We also helped transfer banana boxes of humanitarian aid from the Kyiv Ministry Center to a truck that would then transfer it to Vira in Chernovtsy. As you will soon read, we had worked with her and met some of the children who would receive that aid, so it was really neat to see the banana boxes travel full-circle and have a personal connection. Also, at our last location, there was a boy who wore t-shirts with names of small towns that are on my district. That gives me reason to think that I have truly seen the final destination of banana boxes from my district.

On our way to Chernovtsy, we met Vica (our translator/interpreter) and Tiffany (a volunteer in Ukraine), who traveled with us for the rest of our time in Ukraine. It was wonderful having them with us -- to learn from their experiences, have some companions , and have fun with them!

In Chernovtsy, we worked with Vira Kushnir, who is passionate about helping children with special needs and their families. She says, “Compassion is my lifestyle,” and challenged us by saying that compassion is more than simply feeling sorry for a cause or a person – it means DOING something about it!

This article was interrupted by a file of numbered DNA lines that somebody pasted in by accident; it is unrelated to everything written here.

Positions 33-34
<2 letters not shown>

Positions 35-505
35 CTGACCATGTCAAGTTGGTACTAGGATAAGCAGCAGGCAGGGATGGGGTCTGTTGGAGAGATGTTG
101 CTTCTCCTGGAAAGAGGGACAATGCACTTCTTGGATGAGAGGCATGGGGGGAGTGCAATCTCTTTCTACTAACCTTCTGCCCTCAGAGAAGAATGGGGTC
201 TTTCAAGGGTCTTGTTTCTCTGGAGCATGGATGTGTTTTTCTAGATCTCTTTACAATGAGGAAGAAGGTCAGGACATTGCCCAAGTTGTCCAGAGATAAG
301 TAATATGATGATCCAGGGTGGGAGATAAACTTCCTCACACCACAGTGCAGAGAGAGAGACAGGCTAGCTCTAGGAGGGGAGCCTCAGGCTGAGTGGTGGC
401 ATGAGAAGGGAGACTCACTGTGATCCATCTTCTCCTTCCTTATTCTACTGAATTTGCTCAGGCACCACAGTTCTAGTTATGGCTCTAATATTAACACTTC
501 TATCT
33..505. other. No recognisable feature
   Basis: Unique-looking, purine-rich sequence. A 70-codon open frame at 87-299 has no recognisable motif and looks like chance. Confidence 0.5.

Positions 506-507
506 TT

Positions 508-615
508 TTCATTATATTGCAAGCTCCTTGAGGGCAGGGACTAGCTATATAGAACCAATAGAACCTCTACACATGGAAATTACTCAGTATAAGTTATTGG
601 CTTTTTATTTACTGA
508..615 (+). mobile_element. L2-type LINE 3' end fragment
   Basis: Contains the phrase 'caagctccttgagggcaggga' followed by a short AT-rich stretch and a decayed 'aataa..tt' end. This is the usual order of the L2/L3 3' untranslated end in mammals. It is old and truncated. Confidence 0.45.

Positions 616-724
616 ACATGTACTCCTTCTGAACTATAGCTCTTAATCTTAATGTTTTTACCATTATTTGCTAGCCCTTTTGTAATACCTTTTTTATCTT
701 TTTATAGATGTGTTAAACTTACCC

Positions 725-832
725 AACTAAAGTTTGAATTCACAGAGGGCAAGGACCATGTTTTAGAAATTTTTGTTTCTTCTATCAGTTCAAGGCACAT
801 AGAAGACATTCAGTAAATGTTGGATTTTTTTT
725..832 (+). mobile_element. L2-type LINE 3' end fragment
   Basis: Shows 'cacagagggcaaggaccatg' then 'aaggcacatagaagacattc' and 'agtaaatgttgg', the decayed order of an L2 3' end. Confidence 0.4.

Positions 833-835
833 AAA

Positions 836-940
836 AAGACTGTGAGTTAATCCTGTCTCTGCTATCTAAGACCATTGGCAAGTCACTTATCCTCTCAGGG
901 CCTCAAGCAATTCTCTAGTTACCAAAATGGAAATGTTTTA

We met Sveta, who is 30 years old and has Down’s Syndrome. We helped teach her how to tie her shoes, practicing by using toy shoes. We also organized boxes of toys, occupational therapy supplies, personal care items, and school supplies for Vira to distribute.

One of the highlights (for me) of our time in Ukraine was getting to know Katya and her mom and to encourage them. Katya is 18 and has cerebral palsy, and we went to her apartment twice to sing songs, talk to her, play with her (bubbles and “soccer”), and chat with her mom. Life is difficult for her mother, because in Ukraine, very little assistance is given to those with disabilities. Her husband left her a number of years ago, she is a single mom raising 2 children, and she devotes much of her time to caring for Katya. She says that it has been wonderful knowing Vira and joining her children’s clubs, so that she can meet others in a similar situation.

In the town of Tulchin, we worked with Pastor Victor to host a backyard Vacation Bible School (VBS). For about 4 mornings, we would meet with around 4 children to play games, share a Bible story and lesson, sing some songs, and share a snack. In the evenings, we would simply play with Victor and Olga’s own twin boys after they returned from daycare.